The former Sri Lankan president said he did “everything possible” to avoid the crisis

Rajapaksa fled after his home was overrun by protesters.

Former President of Sri Lanka, Gotabaya RajapaksaHe said he did “Everything is possible” to avoid the economic crisis affecting his countryHowever, the epidemic and mismanagement before his term nullified his efforts, according to the resignation letter he read in Parliament today.

He said in a letter read by Parliament Secretary Dhammika Dasanayake, which he sent from Singapore, where they fled this week amid strong protests.

“The closures in 2020 and 2021 eroded foreign exchange reserves (…) did everything possible for the country”

In his brief message, Rajapaksa emphasized that foreign exchange reserves were already low when he took office in November 2019, and that the COVID-19 pandemic had devastated the economy of this southern Indian island of 22 million people.

Official numbers show it Sri Lanka had reserves of $7.5 billion in 2019And they were barely a million when they left the country. The country defaulted on its $51 billion foreign debt in April.

Sri Lanka’s lawmakers are due to meet on Wednesday to elect a successor to Rajapaksa, who fled after protesters stormed his residence on July 9.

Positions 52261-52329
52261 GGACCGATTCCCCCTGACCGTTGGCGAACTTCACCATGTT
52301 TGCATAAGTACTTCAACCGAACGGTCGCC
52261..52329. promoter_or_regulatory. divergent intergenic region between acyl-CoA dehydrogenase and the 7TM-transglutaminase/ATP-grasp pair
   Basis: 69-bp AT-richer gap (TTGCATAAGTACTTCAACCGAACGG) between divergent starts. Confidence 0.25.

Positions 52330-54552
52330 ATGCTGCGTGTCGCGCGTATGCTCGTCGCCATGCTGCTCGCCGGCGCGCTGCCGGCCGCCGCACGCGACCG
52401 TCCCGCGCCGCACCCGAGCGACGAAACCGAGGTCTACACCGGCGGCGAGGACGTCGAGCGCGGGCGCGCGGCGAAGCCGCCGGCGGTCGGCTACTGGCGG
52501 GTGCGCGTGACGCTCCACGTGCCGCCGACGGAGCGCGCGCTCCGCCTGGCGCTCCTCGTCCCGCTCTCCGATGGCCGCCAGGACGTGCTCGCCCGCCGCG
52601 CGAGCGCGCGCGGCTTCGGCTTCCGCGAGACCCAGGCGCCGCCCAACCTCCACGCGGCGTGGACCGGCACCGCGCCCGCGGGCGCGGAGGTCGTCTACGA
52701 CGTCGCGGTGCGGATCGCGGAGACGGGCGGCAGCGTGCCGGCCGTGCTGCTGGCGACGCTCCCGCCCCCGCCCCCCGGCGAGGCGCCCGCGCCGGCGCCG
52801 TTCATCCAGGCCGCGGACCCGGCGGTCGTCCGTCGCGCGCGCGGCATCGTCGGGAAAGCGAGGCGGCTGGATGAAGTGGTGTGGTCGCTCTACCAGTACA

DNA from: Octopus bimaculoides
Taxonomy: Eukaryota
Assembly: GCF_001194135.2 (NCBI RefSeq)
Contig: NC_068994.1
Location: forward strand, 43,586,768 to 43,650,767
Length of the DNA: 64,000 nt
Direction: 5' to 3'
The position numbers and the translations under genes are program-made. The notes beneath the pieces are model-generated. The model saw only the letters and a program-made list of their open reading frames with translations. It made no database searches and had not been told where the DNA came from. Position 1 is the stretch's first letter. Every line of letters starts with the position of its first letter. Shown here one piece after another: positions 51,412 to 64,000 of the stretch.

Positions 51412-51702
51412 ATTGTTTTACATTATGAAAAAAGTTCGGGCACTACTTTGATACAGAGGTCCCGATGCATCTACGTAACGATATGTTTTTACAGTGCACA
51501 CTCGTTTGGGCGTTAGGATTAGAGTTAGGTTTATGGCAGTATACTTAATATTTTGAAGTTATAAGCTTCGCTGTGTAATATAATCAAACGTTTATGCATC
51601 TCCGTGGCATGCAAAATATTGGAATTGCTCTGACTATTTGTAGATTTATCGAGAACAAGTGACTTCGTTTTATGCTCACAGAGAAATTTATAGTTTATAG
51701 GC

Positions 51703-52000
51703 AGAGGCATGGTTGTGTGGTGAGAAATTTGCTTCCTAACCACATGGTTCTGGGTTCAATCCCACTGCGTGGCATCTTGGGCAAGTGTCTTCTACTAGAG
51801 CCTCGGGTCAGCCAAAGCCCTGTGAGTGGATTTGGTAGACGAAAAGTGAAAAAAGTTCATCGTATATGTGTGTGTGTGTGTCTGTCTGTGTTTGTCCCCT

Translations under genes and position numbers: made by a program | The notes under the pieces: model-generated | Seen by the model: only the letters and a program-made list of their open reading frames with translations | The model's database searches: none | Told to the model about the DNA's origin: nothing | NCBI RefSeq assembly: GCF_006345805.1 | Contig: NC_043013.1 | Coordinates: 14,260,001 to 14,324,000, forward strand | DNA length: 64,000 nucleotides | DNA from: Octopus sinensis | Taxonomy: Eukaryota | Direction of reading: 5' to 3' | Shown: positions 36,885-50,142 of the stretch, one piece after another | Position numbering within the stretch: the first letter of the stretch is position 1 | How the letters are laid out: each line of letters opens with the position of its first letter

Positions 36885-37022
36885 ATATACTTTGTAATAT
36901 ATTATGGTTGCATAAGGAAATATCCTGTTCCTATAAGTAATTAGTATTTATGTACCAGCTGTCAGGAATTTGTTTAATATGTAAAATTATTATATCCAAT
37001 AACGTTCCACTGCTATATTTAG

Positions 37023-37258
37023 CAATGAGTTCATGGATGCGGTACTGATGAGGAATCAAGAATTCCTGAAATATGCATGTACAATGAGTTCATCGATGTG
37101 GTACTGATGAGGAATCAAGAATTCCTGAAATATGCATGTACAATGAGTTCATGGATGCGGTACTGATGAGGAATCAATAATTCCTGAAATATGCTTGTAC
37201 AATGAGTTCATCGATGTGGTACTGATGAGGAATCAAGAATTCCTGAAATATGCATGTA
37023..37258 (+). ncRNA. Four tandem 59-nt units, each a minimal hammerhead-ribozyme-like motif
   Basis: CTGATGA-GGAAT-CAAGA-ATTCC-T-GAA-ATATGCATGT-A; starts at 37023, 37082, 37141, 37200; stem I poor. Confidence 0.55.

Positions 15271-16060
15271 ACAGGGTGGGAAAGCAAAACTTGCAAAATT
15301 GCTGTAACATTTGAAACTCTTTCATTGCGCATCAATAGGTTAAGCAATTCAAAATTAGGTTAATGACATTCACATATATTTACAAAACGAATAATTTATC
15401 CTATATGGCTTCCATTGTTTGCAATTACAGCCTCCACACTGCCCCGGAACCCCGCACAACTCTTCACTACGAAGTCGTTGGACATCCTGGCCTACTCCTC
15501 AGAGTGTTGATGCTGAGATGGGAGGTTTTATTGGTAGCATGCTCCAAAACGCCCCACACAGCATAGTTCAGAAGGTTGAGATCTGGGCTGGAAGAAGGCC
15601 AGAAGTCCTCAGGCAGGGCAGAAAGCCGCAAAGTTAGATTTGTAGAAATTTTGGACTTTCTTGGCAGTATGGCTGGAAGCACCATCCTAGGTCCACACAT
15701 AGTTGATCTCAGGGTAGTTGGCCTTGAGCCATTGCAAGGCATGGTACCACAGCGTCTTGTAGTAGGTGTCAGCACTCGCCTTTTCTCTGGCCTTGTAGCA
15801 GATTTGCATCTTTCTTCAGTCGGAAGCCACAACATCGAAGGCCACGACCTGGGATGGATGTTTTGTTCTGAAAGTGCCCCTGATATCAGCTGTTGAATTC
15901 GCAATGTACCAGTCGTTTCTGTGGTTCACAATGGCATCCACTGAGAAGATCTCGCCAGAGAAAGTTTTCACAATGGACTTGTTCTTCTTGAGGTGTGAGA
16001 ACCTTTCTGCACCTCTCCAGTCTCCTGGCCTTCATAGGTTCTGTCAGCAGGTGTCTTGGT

Sri Lankan Prime Minister Ranil Wickremesinghe took office yesterday as interim president and was listed as a favourite, although he has also been the target of protesters’ anger.

The opposition leader, Sajit Premadasa, has announced that he will run to lead the Asian island, which in recent months has been experiencing the worst economic and social crisis since its independence from the United Kingdom in 1948.

The island is running out of fuel, so the government has ordered the closure of non-essential offices and schools to reduce transportation

“I am running for president (…) Although it is an uphill struggle, I am convinced that the truth will prevail,” Premadasa wrote on his Twitter account.

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The island is running out of fuel, so the government has ordered the closure of non-essential offices and schools to reduce transportation.

In the capital Colombo, protesters this week vacated several public buildings they had invaded in recent days after Wickremesinghe ordered security forces to restore order and declare a state of emergency.

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